A common thread running through the many tributes to our late Queen is her devotion to duty and service. Even the least ardent royalists among us can find inspiration from her life and commitment to her role.
To some, these may seem old-fashioned ideals, but I did stop and wonder if, as a lowly tenant farmer, I could seek encouragement in some small way from the Queen’s magnificent example.
There is a commitment to duty and service in most farmers to a greater or lesser degree.
Granted, not many devote their lives to their nation (although I know several who seem to devote their lives to their farms, to the exclusion of almost anything else – sometimes the exclusion of their families, too).
But there are not many of us who do not help out with the village fete, sit on parish councils, clear snow and fallen trees, give a bit of time to charitable work, or pull the odd stuck motorist out of a ditch.
Dutiful farming neighbours help each other out. Duty to the animals you keep is sacrosanct.
The farm can also be a place to welcome visitors. Open Farm Sunday is a great example of this. And if you’re hosting the hunt or a shooting party, you get to wear quaint costumes as well.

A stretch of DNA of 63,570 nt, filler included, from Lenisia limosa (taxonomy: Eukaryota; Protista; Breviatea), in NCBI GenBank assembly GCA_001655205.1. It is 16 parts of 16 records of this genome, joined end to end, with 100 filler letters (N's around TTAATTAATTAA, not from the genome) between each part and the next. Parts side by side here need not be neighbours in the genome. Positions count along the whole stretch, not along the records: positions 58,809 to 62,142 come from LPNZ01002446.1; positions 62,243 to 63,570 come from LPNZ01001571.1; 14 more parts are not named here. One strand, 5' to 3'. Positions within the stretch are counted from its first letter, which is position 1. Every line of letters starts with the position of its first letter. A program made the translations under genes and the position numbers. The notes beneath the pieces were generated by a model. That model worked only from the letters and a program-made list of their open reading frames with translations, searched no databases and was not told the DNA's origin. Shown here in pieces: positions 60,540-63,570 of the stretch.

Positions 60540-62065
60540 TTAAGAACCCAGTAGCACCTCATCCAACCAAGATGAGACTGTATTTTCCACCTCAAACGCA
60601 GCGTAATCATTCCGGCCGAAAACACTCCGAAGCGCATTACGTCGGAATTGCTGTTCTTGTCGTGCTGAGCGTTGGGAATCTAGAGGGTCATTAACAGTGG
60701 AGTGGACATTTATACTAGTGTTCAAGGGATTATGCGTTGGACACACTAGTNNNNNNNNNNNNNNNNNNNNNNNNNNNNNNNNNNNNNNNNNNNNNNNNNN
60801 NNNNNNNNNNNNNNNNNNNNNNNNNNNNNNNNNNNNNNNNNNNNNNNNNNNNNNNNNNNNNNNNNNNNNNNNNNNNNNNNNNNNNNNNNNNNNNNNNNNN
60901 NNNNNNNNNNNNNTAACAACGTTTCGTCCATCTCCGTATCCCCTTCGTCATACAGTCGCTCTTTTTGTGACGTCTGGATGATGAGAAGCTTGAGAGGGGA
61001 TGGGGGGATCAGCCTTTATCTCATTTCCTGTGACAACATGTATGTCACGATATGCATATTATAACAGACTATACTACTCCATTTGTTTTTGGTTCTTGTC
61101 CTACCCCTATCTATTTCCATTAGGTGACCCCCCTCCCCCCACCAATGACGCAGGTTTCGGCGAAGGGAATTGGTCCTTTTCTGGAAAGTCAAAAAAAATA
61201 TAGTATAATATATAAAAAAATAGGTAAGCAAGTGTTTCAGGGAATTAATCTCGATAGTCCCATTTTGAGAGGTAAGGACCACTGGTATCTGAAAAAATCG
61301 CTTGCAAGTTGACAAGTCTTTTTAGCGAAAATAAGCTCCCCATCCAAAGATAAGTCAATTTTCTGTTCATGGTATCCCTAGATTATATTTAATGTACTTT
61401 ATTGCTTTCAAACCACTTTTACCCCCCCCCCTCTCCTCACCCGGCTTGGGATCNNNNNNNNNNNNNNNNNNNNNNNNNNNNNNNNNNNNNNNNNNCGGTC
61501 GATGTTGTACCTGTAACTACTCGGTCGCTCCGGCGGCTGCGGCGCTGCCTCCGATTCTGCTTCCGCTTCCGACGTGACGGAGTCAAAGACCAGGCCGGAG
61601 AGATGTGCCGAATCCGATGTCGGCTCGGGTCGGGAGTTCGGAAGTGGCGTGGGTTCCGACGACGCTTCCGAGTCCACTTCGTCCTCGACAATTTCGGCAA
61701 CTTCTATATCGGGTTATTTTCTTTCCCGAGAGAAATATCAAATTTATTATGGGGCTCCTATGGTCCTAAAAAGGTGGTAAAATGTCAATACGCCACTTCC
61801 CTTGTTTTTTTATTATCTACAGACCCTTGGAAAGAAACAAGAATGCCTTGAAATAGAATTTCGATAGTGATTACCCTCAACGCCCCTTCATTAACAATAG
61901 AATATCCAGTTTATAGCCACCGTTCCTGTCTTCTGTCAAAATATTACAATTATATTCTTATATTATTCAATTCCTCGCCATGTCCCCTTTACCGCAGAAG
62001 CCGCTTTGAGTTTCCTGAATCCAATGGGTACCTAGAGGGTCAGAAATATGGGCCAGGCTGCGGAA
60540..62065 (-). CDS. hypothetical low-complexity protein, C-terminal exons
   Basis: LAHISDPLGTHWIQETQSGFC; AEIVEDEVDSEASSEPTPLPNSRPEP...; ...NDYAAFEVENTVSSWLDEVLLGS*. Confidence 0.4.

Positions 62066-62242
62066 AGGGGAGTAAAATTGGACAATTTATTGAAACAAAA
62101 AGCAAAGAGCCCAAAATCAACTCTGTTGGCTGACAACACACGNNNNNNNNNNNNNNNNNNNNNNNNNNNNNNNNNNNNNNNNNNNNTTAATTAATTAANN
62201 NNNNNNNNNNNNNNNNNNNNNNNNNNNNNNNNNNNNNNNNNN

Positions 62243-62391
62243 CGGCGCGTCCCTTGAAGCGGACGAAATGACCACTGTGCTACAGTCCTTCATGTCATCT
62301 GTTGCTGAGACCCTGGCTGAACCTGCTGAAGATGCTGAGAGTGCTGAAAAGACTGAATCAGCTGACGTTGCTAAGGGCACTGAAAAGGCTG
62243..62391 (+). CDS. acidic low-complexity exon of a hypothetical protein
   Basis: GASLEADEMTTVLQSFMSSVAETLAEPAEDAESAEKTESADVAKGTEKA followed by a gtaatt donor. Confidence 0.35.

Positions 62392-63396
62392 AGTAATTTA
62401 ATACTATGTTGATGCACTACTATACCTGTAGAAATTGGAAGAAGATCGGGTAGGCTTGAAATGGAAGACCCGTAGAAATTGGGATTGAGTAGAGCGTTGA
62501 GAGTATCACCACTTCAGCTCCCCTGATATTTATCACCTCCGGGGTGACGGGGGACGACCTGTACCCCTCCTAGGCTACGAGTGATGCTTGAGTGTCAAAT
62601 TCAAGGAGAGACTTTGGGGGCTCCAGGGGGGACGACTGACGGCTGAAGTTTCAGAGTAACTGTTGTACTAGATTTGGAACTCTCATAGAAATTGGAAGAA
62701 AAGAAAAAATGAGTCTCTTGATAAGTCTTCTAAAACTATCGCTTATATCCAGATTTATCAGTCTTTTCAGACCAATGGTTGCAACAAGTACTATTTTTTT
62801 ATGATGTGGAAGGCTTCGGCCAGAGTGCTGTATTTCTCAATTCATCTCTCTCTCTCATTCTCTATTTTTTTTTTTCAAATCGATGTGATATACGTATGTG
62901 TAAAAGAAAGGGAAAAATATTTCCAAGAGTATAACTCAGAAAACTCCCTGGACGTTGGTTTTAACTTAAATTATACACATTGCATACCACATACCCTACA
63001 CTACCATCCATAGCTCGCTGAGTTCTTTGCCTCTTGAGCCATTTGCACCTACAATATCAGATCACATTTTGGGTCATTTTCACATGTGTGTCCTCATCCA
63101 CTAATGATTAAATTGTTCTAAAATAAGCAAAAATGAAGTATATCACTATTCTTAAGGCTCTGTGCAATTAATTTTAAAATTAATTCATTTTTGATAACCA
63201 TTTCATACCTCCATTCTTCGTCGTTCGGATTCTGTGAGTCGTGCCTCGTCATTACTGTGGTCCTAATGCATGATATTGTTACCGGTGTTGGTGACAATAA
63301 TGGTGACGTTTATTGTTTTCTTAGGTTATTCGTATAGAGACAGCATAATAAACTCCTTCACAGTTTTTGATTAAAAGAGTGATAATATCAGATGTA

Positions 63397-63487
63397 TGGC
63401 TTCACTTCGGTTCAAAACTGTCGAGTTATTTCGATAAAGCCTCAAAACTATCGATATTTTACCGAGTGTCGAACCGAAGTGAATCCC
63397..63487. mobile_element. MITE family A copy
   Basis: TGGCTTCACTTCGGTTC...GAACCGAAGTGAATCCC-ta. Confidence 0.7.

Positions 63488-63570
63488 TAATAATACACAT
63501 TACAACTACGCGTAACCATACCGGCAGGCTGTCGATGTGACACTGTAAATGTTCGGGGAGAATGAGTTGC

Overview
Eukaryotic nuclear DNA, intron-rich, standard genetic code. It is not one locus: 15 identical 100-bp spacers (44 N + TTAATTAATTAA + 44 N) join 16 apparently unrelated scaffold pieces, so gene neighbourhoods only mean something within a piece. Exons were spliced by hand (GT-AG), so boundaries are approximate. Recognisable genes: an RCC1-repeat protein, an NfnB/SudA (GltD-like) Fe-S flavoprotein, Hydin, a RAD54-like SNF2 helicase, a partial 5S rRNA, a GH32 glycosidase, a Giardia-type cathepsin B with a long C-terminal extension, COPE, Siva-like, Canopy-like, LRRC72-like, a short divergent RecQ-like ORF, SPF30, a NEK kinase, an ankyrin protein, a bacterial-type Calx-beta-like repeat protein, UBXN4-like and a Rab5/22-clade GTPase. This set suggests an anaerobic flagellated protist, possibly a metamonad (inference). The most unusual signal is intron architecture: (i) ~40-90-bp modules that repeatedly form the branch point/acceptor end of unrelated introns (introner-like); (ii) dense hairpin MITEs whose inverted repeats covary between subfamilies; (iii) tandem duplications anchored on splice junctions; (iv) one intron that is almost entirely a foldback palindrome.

Our farm bonfire night for the school Parent Teacher Association may not be on the same level as a Buckingham Palace garden party, but still has a sense of civic hospitality about it.
As rural communities become more disjointed, with many settling in the countryside with no ties to a place, but purely because it is somewhere nice to live, the farm may no longer be the heart of many villages.
But the farmer is one of the few people left with a real connection to their community and their sense of place in it – and among the very few whose living depends on their local area.
Perhaps we, too, are in danger of becoming an arcane institution?
I am sure we’ve all heard millions of stories about “incomers” and their crimes, objecting to church bells, cockerels, tractors and so on, or trying to muscle in on local communities to bend them to their strange urban views.
But sometimes they are genuinely keen to learn more about that archaic phenomenon – the local farmer – and can be quite engaging if you take the time to talk to them.
Some of these types even view the farmer as a “real” man or woman. I don’t claim to be either of these things, but I do at least own a selection of hammers and a telehandler.
We may, at times, seem to hark back to a past era. I can still recall a farming acquaintance of mine, visiting his daughter and prospective son-in-law and needing to finetune some part of his Land Rover, bustling around the lad’s garage in bemusement saying “what kind of a man doesn’t have a hammer in the house?”
I think this summed up the reasons that the potential match was shortly afterwards called off.
The Queen is dead… long live the King. The constancy and enduring nature of monarchy is matched by the enduring presence of some farming dynasties.
Royalty, like farming, is a family business.
And if you’re unlucky enough to be surrounded by relocating townies, you can be the constant. Or at least king for a day…